THE previously unknown truth behind the tragic and senseless death of a Durham Light Infantry soldier 100 years ago today has finally solved a life-long mystery.
For the 102-year-old daughter of Lance Corporal John McDonald has just discovered he was executed for cowardice after retreating 20 yards to a reserve trench while under attack.
Florence Johnson spent her life knowing almost nothing of her father and the revelation, although heartbreaking, has allowed her to re-evaluate her relationship with her late mother – whom she resented for “dumping” her in Sunderland with her grandmother.
Her family never spoke of him – given the stigma which would have surrounded his death at the time.
Mrs Johnson (nee McDonald) of Fremantle, Australia, will today commemorates the 100th anniversary of his execution as her family call upon the Government for official confirmation to be sent of his posthumous pardon.
L Cpl McDonald’s granddaughter, Margaret Kermode, who finally learnt the truth during a visit to the North-East last November, said: “We were flabbergasted, because no one ever spoke of him.
“When I told my mother she was very sad, but was relieved to finally hear the truth. She understands now why she was left alone with her grandmother for several years. It all made sense.
“She had always resented her (mother) for leaving her. It has given a peace of mind in the last years of her life. It is such a pity it has taken so long.”
L Cpl McDonald was one of three soldiers from the 19th (Bantam) Battalion DLI who were blindfolded, manacled, tied to a stake and shot in a wood in France on January 18, 1917.
Officers later confirmed the triple execution of the men was carried out to make an example to a ‘shaky’ battalion.
The 28-year-old father of Sunderland, who was only 5ft 2in, was shot alongside L Cpl Peter Goggins, 21, of Stanley, County Durham and Sergeant Joseph “Will” Stones, 23, of Crook.
They were among 306 soldiers shot for alleged cowardice, who were granted a pardon in August 2008 following The Northern Echo’s Shot at Dawn campaign.
Mrs Kermode said: “I told her the Government had given her father a pardon, but they wouldn’t have known my mum was still alive living on the other side of the world, to let her know. She would love to get written confirmation.”
The discovery was made by cousin Vincent Procter and his wife Joan, of Worthing, who were asked to find information on Hartley Buildings, in Millfield, Sunderland, where Florence lived as a child.
Mr Procter said: “That was the only intent of the visit of her daughter Margaret to Sunderland.
“While Joan was doing research, John McDonald’s name sprung up and on further investigation we were shocked to find he was one of 306 men who were shot at dawn.
“As we discovered this close to the end of their trip and identified the cemetery in France, we were able at the last minute to take them to where he and his two brave comrades were buried.”
Mrs Kermode said: “That was really wonderful. It was beautiful to go there and be only family to go to his grave in 100 years.”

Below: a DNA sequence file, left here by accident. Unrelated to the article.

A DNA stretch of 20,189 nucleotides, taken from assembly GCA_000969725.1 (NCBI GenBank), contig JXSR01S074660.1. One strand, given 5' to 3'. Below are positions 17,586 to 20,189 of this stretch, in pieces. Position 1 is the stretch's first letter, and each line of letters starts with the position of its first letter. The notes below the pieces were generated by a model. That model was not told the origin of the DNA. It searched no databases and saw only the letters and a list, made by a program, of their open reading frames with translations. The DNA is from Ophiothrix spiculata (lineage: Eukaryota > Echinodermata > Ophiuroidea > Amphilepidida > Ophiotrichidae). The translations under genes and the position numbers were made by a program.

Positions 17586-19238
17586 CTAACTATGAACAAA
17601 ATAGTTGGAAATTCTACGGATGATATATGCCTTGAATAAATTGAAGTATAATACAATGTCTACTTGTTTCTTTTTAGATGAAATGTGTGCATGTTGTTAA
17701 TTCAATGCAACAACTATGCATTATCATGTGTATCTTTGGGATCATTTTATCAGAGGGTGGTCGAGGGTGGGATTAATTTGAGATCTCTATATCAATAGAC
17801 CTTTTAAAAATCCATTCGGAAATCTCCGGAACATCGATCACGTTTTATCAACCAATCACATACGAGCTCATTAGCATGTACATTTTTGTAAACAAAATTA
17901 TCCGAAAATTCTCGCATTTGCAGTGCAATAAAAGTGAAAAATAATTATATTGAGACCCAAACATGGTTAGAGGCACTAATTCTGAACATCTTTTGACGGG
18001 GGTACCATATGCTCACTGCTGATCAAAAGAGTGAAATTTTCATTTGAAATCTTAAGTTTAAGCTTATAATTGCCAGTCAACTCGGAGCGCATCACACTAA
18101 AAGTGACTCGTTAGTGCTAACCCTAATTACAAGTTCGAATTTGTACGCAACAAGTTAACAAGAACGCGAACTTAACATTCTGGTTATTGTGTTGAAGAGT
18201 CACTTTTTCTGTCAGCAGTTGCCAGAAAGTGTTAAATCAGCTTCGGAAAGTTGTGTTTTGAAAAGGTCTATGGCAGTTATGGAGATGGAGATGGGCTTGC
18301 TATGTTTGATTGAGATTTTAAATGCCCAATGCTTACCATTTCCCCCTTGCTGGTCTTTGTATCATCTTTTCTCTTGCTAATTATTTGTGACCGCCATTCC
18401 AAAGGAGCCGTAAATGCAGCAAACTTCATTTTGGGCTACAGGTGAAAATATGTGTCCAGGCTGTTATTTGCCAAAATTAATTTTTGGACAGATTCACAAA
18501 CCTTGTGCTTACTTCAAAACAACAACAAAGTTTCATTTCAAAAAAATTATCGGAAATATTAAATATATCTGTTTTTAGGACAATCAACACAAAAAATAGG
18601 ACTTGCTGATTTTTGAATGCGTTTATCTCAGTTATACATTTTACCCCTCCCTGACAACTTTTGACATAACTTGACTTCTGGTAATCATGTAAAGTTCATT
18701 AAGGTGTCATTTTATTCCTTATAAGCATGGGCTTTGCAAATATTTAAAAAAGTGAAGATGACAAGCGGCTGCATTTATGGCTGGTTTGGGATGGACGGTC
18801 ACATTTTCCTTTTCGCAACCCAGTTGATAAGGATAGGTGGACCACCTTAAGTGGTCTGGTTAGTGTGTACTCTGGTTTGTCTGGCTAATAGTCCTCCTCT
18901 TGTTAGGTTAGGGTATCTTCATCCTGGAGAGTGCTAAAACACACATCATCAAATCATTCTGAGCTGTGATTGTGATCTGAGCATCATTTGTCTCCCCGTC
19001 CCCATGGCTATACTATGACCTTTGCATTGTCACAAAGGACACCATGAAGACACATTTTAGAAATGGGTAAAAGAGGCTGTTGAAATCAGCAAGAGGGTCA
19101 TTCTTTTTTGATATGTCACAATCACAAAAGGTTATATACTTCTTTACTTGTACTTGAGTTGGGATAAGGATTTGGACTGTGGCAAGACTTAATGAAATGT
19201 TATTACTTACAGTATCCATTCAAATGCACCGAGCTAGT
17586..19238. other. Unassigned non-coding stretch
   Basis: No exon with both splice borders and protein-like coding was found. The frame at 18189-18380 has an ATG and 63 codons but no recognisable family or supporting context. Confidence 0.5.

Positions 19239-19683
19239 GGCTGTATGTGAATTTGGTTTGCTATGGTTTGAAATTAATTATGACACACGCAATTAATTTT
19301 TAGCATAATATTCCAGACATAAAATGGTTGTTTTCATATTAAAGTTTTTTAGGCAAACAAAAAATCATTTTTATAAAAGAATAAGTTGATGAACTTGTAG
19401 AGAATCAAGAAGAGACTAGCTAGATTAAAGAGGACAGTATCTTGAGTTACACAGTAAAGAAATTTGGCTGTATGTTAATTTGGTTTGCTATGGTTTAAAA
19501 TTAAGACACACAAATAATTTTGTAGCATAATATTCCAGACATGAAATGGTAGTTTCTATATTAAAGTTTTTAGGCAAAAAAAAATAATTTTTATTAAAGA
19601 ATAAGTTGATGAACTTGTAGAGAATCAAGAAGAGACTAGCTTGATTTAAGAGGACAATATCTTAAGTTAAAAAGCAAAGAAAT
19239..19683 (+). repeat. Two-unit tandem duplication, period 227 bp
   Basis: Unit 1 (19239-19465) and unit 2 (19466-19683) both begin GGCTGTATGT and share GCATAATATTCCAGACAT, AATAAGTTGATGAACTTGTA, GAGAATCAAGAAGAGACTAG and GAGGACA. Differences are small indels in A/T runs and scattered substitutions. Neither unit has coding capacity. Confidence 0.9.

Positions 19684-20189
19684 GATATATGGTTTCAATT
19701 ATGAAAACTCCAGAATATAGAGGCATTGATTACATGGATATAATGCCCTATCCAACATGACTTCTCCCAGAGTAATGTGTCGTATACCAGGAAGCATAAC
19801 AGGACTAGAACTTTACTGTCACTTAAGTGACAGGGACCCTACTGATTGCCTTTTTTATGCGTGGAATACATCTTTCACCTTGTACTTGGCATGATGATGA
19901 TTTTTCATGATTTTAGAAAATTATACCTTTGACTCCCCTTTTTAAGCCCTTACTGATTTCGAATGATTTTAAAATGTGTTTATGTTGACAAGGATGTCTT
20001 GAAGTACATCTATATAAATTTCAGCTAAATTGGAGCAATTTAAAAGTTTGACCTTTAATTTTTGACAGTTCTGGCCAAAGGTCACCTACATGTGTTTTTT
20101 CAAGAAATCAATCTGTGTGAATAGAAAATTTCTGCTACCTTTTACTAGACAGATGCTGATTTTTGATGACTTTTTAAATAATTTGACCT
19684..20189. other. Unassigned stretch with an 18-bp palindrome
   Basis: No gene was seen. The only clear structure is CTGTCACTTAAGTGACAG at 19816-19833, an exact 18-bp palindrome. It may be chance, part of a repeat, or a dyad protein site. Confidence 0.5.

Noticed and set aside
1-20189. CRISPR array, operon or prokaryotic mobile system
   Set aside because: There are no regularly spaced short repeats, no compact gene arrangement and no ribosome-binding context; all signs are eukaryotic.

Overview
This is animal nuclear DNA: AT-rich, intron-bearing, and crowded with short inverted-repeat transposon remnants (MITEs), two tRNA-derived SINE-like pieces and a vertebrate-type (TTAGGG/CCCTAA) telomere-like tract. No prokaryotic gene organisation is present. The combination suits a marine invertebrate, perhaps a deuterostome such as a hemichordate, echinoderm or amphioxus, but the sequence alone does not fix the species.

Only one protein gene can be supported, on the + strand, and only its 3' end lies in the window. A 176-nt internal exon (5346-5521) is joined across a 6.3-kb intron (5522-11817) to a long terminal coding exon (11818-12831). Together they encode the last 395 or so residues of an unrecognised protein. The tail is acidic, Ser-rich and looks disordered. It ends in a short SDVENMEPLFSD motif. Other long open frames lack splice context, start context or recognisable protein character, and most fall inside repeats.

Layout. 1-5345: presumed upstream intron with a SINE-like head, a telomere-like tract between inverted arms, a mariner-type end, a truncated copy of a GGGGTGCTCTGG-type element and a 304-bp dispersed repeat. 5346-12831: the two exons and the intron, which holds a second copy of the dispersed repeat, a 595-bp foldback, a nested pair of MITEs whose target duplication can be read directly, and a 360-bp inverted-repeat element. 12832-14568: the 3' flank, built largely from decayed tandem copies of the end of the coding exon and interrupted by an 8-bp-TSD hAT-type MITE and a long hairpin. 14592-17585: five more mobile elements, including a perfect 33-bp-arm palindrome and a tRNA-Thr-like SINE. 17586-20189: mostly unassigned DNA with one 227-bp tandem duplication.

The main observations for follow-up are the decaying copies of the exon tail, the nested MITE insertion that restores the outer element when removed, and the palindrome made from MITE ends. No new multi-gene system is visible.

L Cpl McDonald was working with a glassworks and living with his wife Hannah and three young children when he enlisted. He sailed for France in February 1916.
After his death, her mother took her brothers and left Sunderland, later remarrying. She returned eight years later to collect Florence and the family emigrated to Australia.
A Ministry of Defence spokesman said: “After contacting the families who had previously spoken to us about their relatives, we ensured notes for these posthumous pardons were placed alongside the relevant court martial files at the National Archives – that means anyone who researches that individual will see them, not just those who got letters.”
THE triple execution of three Durham Bantams stemmed from a fateful night they came under under heavy mortar fire in thick mist while holding the front line near Arras, in November 1916.
Sgt Joseph Stones and a captain had gone into No Man’s Land to find out what was happening.
The captain was shot and the shocked sergeant ran back to his line, shouting “the Hun are upon us”.
L Cpl Goggins and L Cpl McDonald retreated 20 yards to a reserve trench to fight off the attack. To the Army, that constituted desertion.
A letter from Private Albert Rochester, who was in detention for complaining about conditions in the trenches, gives a vivid account of the execution.
He wrote: “A crowd of brass hats, the medical officer and three firing parties. Three stakes a few yards apart and a ring of sentries around the woodland to keep the curious away.
“A motor ambulance arrives carrying the doomed men. Manacled and blindfolded, they are helped out and tied up to the stakes.
“Over each man’s heart is placed an envelope. At the sign of command, the firing parties, 12 for each, align their rifles on the envelopes.
“The officer in charge holds his stick aloft and, as it falls, 36 bullets usher the souls of three of Kitchener’s men to the great unknown.
“As a military prisoner, I helped clear the traces of the triple murder. I took the posts down. I helped carry those bodies towards their last resting place.
“I collected all the blood-soaked straw and burnt it.
“Acting upon instruction, I took the belongings from the dead men’s tunics; discarded before being shot.
“A few letters, a pipe, some fags, a photo. I could tell you of the silence of the military police after reading one letter from a little girl to “Dear Daddy”, of the blood-stained snow that horrified the French peasants, of the chaplain’s confession that braver men he had never met than those three men he prayed with just before the fatal dawn. I could take you to the graves of the murdered.”